As the years go by, Bod grows older and he longs to move beyond the cemetery gates. He befriends a young girl named Scarlett who visits the graveyard, journeys out to the centre of town, and later he attends a local school. But the best lessons are the ones he learns from the ancient inhabitants of the graveyard.

What I particularly liked was that each chapter is a self-contained story, which makes for perfect bedtime reading. I also enjoyed the way each new ghostly character was introduced via what was written on their headstones ('Traveler Lay Down Thy Staff'). This is an enchanting book, with a fine balance of darkness and light. 

The Graveyard Book won a stack of awards including the Carnegie Medal (UK) and  Newberry Medal (US) for the best children's book.

Thursday, 27 December 2018

Preparations for the Social Age

Earlier this year I picked up Julian Stodd's The Social Leadership Handbook (2nd ed, 2016) and the accompanying workbook Social Leadership - My First 100 Days (2017). I am a regular reader Stodd's articles and blog posts and always found him to be a refreshing thinker with practical ideas.

At work, I am currently working with a couple of staff on building their social capital within our organisation and beyond. So I read Stodd's Handbook with a view to seeing whether it would help me to help them in this endeavour, and whether the Workbook would be something that they would benefit from exploring.

Having read a fair few leadership and management books in my time, Stodd's approach is delightfully different. He argues that social businesses will build trust, encourage innovation, and be more adaptive. Likewise, social leaders are able to navigate this new ecosystem by being able to operate in both formal and social spaces.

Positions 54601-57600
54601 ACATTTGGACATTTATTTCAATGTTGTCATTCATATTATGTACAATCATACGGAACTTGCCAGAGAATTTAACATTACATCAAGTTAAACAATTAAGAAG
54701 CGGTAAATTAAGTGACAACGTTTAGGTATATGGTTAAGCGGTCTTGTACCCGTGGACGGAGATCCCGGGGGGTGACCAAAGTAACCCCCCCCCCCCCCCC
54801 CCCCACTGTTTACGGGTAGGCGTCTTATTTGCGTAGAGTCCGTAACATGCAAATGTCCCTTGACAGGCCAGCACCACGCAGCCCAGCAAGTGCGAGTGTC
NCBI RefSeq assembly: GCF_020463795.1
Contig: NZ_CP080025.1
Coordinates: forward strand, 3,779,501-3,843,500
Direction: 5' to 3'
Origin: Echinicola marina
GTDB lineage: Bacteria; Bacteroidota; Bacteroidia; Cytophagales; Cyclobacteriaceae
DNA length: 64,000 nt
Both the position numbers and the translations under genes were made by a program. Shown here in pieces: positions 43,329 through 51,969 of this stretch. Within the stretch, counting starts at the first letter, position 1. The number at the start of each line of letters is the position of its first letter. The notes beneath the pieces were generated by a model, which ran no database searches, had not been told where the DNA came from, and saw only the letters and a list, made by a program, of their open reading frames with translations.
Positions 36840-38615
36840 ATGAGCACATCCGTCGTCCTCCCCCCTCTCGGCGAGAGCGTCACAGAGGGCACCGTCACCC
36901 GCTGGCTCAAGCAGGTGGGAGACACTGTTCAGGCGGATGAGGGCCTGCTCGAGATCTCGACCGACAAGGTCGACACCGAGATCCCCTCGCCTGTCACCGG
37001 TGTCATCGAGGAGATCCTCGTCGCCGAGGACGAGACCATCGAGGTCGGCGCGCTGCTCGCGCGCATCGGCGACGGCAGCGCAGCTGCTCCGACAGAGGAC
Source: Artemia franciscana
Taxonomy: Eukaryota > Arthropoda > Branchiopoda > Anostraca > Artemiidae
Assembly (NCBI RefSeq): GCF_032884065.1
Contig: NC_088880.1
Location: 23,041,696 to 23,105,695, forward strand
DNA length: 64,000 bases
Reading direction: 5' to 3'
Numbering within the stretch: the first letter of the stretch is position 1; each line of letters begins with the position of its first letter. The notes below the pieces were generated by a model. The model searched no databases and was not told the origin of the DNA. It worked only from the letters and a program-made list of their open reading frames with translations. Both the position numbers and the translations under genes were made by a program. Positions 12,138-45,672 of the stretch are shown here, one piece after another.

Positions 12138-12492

Stodd has created a model of social leadership he calls NET - Narrative, Engagement and Technology. The Narrative section is all about storytelling, curation and sharing. Engagement is about agility, community building and reputation. The Technology section focuses on social capital, collaboration and co-creation.

The Handbook is extremely easy to read and can be consumed in little morsels at a time for those who cannot commit to long stretches of reading and reflection.  At times I found the book a bit repetitive, but then I have read much of Stodd's work, and see this as a positive reinforcement.

Admittedly, I did struggle with the Workbook. Initially I tried to set aside time at the end of each day to undertake the daily task. Some were straight forward like pondering where knowledge lives in your organisation (day 4), while others required discussion with colleagues like considering where stories are used in your organisation (day 20). The ones on my own were easy, but by leaving it to the end of the day, I would often find I had missed opportunities to engage with a colleague where required. As a consequence my 100 days has taken me significantly longer and remains unfinished.  But what I did find was that I enjoyed dipping in and out of this workbook, rather than working from cover to cover.

I also want to comment on the physical books. The Handbook is a sturdy hardcover with pastel colour scheme, filled with 'hand-drawn' illustrations. Just the right size for commute reading, with helpful chapter summaries. The spiral bound workbook is petite, able to lie flat for easy use and beautifully crafted. The two go together well. Stodd also has a podcast and a MOOC to accompany this series.

As someone who practices working out loud and critical reflection, I found this Handbook and Workbook wonderful tools to further my practice. I have used the ideas in my workplace, particularly in how I curate and share, and encouraged colleagues to engage with many of Stodd's ideas. I would recommend these tools to anyone looking to change their leadership practice or those working with new managers to build their social leadership abilities.